Description: Dental calculus is now known to be the richest source of ancient biomolecules in the archaeological record. However, the microbial richness of this system also poses challenges, such as the efficient recovery of low abundance species. This project will focus on developing in solution capture enrichment strategies to allow the recovery and study of specific bacteria and yeasts in the ancient human oral cavity in order to understand their evolution through time. Applicants should have a broad interest in the microbiome and training in laboratory methods.
Topic 9: Microbial diversity of traditional fermented foods
Main supervisor: Dr. Christina Warinner
Description: Since prehistory, humans have been utilizing microbes to create a wide variety of fermented foods. However, the microbial diversity of these traditional foods today and their connections to prehistoric migrations and past culinary innovations are understudied. In cooperation with the Heirloom Microbes Project, this research will characterize microbial diversity in fermented dairy products from around the world and investigate the microbial connections between the world’s major dairy traditions. Applicants should have a broad interest in human diet and microbiology, and ideally have bioinformatics or computational methods training.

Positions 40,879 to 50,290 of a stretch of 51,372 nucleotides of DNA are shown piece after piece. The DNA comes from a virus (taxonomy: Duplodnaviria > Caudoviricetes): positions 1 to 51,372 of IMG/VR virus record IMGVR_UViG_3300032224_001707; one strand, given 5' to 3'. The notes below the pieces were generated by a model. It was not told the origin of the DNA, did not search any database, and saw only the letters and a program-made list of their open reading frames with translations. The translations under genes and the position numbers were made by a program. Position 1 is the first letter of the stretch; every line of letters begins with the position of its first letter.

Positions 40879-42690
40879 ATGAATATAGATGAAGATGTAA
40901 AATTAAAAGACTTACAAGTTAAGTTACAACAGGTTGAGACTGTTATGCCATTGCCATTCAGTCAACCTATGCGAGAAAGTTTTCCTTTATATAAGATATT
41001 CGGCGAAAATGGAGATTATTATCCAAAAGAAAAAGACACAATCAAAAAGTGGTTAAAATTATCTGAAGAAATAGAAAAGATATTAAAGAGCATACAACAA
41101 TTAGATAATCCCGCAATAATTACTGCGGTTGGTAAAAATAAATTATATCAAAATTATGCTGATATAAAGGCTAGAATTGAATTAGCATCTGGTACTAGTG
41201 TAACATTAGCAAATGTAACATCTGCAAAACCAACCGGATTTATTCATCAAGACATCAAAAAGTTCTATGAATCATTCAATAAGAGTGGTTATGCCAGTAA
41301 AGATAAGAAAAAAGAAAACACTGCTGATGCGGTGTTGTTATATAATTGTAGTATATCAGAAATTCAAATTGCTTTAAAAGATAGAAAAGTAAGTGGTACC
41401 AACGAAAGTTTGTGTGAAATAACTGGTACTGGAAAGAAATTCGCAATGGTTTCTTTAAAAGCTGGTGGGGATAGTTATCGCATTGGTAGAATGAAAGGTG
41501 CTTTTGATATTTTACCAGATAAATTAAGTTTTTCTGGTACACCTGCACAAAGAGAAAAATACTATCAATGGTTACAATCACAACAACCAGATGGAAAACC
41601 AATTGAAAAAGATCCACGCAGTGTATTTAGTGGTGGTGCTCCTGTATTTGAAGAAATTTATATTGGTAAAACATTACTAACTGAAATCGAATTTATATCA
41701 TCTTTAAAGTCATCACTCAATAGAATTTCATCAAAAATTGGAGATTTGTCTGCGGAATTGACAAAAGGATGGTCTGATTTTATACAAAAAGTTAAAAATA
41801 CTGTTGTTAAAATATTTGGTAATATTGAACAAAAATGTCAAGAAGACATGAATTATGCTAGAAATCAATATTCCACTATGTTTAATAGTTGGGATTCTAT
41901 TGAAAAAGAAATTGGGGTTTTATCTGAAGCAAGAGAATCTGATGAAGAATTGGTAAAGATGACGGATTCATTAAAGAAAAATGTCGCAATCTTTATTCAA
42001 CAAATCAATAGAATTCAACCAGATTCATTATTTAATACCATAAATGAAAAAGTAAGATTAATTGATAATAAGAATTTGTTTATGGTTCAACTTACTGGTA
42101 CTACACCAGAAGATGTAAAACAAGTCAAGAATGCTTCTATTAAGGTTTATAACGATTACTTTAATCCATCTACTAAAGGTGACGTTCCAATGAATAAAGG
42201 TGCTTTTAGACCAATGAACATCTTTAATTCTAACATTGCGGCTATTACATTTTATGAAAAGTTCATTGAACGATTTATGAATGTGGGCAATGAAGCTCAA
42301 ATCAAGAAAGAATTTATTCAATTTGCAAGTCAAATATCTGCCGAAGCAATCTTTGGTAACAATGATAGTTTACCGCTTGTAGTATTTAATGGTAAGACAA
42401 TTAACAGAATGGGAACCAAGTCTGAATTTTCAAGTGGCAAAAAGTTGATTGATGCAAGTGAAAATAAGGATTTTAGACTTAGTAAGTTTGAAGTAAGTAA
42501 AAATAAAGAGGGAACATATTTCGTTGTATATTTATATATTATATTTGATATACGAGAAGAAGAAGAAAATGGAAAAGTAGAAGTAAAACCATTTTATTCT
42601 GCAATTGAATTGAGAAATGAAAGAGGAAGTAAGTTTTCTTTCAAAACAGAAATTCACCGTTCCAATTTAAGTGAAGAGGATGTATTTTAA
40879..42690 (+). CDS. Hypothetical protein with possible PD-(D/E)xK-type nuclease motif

Topic 10: Proteomic Investigation of Ancient Disease
Main supervisor: Dr. Christina Warinner
Description: Genetic analysis of ancient diseases has vastly expanded our understanding of the origins and evolution of microbial pathogens. Recent advances in proteomics have shown that ancient health states can also be investigated through the study of ancient proteins, including immune proteins and microbial virulence factors. This project will focus on characterizing the proteomes of skeletal pathologies and skeletal material from individuals with suspected or confirmed connections to past epidemic events. Applicants should have a broad interest proteomics and paleopathology, and ideally have training in mass spectrometry techniques.